Sunday, July 23, 2017

What are Open Ended Mutual Funds?

money funding
Mutual funds are all the rage at the moment and even many conservative investors have begun investing in Mutual Funds systematic investment plans. There is however, perpetual confusion overwhat do open-end funds, closed-end funds and exchange-traded funds mean? Open-ended funds are available in most developed countries, though terminology and operating rules vary. U.S. mutual funds, UK unit trusts and OEICs, European SICAVs, and hedge funds are all examples of open-ended funds.

While they are all essentially mutual funds, each of these fund types are structured differently. Open-end mutual fund shares are bought and sold at their net asset value, also known as NAV and this is determined by several factors, one of which is linked to the value of the fund's underlying securities. It is generally calculated at the close of every trading day.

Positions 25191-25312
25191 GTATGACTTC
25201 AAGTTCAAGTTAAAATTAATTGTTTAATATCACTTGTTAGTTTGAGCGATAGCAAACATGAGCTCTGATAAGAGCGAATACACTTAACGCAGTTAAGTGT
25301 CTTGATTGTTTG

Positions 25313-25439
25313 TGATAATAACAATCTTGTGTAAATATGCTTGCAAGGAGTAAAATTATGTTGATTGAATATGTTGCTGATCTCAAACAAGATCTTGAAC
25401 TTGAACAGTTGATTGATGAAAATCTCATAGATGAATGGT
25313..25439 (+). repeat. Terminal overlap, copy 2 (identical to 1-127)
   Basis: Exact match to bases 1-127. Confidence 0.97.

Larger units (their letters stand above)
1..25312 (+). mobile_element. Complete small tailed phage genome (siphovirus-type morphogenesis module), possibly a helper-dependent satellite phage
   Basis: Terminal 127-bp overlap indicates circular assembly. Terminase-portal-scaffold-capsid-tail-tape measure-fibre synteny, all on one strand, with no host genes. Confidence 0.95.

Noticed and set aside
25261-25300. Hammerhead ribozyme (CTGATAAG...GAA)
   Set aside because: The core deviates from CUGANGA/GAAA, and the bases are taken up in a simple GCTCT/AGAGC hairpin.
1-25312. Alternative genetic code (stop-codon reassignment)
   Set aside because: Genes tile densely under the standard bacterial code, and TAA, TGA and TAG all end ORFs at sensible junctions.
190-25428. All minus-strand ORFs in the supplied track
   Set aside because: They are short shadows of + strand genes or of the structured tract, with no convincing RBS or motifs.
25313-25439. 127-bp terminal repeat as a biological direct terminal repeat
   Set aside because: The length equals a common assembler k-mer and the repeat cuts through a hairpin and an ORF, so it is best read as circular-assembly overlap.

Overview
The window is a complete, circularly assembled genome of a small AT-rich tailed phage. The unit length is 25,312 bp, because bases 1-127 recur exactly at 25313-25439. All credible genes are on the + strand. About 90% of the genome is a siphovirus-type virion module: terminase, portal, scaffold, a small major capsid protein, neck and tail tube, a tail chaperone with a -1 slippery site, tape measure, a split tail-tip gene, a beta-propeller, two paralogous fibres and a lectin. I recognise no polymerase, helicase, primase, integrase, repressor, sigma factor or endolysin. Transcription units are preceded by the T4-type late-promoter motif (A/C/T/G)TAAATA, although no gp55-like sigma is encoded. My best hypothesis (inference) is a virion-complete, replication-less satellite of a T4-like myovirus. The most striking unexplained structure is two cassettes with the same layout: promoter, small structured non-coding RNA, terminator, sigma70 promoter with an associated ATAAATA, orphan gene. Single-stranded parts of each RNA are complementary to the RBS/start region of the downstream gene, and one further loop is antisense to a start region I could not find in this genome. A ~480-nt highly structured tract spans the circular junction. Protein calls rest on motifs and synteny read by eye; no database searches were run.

Majority of open-ended funds are actively managed, which means that a portfolio manager decided what to buy & sell, whereas ETFs or index funds are now growing in popularity. Open ended mutual funds offer retail investors an easy and low-cost way to pool their money to purchase a diversified portfolio that reflects a particular investment objective. In contrast, closed-end funds typically have a fixed number of shares that are traded among investors on an exchange.

Similar to stocks, their share prices are determined according to supply and demand. Exchange-traded funds or ETFs also trade like stocks on an exchange. Index funds are open-end funds that attempt to replicate an index, such as the S&P 500, and therefore do not allow the manager to actively choose securities to buy.

You also don't need a large corpus to invest in open ended Mutual Funds. However, this does not meant that open-end funds are always the best option and other fund types are inferior in terms of returns. Many experts are divided on whether or not the structure of a closed-end fund works better than an open ended fund.

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